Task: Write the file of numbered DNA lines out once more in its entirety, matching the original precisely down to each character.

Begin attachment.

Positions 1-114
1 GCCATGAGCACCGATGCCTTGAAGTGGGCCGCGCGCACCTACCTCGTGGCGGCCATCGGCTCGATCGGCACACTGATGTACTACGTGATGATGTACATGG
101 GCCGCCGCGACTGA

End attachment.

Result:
Positions 1-114
1 GCCATGAGCACCGATGCCTTGAAGTGGGCCGCGCGCACCTACCTCGTGGCGGCCATCGGCTCGATCGGCACACTGATGTACTACGTGATGATGTACATGG
101 GCCGCCGCGACTGA